4 posts • joined 21 Sep 2009
Great for getting pints.
I had one of the previous incarnations of this camera when it came out pre cam phone and it was the most social thing around. Actually being able to get the print and do the wavy dry dance (although this wasn't really needed) meant you were the centre of attention in the pub and I quite often didn't have to put my hand in my pocket as long as I took a few photos for people as keep sakes. I found a pile of them a couple of months ago and they made me laugh. I never thought I would say this but Gaga is spot on with this. Easy to use and brilliant craic.
Can anyone tell me if there is a hardwired reason that Apple iPods/Pads have to be permanently connected to the battery at all times? If there isn't then they are more than likely illegal in the UK as the Waste Battery and Accumulator Regs 2008 state that
7.—(1) No person shall place on the market an appliance into which a battery is or may be
incorporated unless that appliance is—
(a) designed in such a way that a waste battery can be readily removed from that appliance;
(b) accompanied by instructions showing how the battery can be removed safely and, where
appropriate, informing the end-user of the type of the incorporated battery.
There is a slight out in that
(2) Paragraph (1) shall not apply where for safety, performance, medical or data integrity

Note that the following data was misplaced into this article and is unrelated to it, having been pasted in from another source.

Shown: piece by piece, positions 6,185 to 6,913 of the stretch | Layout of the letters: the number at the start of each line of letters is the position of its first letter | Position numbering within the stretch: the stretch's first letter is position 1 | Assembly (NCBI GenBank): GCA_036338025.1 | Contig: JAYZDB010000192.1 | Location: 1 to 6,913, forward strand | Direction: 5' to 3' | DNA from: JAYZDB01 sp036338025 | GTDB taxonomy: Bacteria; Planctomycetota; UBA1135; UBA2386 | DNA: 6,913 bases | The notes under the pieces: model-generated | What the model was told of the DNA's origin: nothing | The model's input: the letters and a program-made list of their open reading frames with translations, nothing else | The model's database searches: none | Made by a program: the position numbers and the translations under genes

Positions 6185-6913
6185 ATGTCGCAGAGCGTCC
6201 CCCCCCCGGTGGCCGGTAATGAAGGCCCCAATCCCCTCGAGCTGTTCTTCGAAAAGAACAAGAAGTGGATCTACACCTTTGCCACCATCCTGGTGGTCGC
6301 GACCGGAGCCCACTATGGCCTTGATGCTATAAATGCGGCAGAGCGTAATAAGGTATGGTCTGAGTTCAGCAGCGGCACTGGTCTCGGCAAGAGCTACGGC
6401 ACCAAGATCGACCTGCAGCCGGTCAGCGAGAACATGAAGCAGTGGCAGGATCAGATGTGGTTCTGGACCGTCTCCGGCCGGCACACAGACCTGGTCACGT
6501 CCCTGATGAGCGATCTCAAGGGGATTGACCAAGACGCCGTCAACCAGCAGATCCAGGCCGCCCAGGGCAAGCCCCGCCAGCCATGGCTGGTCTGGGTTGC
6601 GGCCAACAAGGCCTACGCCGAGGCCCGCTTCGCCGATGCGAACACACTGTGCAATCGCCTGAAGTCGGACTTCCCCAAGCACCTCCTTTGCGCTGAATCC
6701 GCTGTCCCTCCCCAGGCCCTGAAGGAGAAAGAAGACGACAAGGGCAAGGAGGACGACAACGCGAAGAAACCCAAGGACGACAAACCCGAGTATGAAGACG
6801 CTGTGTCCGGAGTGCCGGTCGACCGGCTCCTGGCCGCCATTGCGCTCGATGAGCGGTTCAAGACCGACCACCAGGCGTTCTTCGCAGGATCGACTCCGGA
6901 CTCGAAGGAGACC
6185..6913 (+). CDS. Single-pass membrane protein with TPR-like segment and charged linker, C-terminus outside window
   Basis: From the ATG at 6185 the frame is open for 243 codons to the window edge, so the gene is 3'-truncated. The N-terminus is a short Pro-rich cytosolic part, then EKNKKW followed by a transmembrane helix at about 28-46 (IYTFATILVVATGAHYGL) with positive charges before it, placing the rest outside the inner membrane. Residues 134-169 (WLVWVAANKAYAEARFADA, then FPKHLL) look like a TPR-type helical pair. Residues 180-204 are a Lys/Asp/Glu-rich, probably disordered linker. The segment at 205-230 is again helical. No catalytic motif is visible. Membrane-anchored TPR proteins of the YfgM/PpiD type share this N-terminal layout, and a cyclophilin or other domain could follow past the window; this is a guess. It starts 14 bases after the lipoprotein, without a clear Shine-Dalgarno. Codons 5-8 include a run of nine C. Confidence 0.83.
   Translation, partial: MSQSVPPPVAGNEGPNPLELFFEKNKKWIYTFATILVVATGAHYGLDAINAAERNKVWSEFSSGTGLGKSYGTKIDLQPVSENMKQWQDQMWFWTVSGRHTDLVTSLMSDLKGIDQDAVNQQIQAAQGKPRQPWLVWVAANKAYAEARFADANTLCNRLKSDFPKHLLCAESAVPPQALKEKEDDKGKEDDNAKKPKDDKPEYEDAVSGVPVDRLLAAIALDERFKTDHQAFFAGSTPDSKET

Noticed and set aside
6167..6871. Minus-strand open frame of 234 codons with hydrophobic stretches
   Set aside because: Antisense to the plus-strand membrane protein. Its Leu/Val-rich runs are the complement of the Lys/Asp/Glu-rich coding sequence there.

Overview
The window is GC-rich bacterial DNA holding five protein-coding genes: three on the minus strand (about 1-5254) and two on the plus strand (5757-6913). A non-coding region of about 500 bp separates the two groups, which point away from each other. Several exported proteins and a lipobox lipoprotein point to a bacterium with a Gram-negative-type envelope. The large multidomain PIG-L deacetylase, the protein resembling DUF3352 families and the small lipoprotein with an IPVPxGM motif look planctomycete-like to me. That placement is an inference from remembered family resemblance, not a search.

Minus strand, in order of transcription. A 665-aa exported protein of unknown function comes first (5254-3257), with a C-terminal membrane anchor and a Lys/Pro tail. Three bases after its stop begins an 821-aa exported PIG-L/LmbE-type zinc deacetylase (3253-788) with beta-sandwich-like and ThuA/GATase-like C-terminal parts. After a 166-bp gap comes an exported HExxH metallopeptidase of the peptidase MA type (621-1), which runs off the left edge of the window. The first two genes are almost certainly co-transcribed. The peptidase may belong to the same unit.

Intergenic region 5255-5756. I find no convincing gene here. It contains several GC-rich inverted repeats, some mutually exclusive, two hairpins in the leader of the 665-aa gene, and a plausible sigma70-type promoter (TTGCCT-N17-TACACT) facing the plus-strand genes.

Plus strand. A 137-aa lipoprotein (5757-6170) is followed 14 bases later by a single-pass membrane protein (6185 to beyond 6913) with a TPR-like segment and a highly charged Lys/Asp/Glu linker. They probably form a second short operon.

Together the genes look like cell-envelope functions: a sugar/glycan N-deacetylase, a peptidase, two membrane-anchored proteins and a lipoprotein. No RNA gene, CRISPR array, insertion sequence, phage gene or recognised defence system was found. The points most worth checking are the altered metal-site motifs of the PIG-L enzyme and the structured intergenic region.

reasons continuity of power supply is necessary and requires a permanent connection between the
appliance and the battery.
I am sure that Apple can throw up any number of reasons why they come under this 'out' but everybody else seems to have to comply with their products, why not Apple?
Under Battery regulations from Europe you have to be able to remove batteries from any device containing one, except under specific circumstances to do with basic function, safety and security of the product. Since none of these factors apply to the iPhone in particular, then Apple face fines and bans if they do not comply. Watch for the spinning of the replaceable battery as a 'green' change. It kinda is, as that is why the regulations were written in the first place to enable easy recycling of the batteries. They could turn round and ignore the regulations again but that would really be taking the p*&^s.
Kinda missing the point
The EA can already quite happily walk onto private property if they suspect that you are breaking a number of waste laws. These are enshrined into the individual regulations for areas such as the Waste and contaminated lands,and the various Water pollution regulations. I can see the RIPA stuff extending their surveilance powers, and with organised crime a major factor in the illegal waste sector that seems sensible to me. Domestic waste is your councils problem not EA's so why don't you have a word with your local elected councillor. BTW wouldn't you rather the local police be nabbing the local hoodies rather than looking into crimes which require a degree in Environmental Science to understand. That is also why magistrates keep letting people off with ludicrously low fines for major pollution.
- Does Apple's iOS 7 make you physically SICK? Try swallowing version 7.1
- Fee fie Firefox: Mozilla's lawyers probe Dell over browser install charge
- Pics Indestructible Death Stars blow up planets with glowing KILL RAY
- Video Snowden: You can't trust SPOOKS with your DATA
- Hands on Satisfy my scroll: El Reg gets claws on Windows 8.1 spring update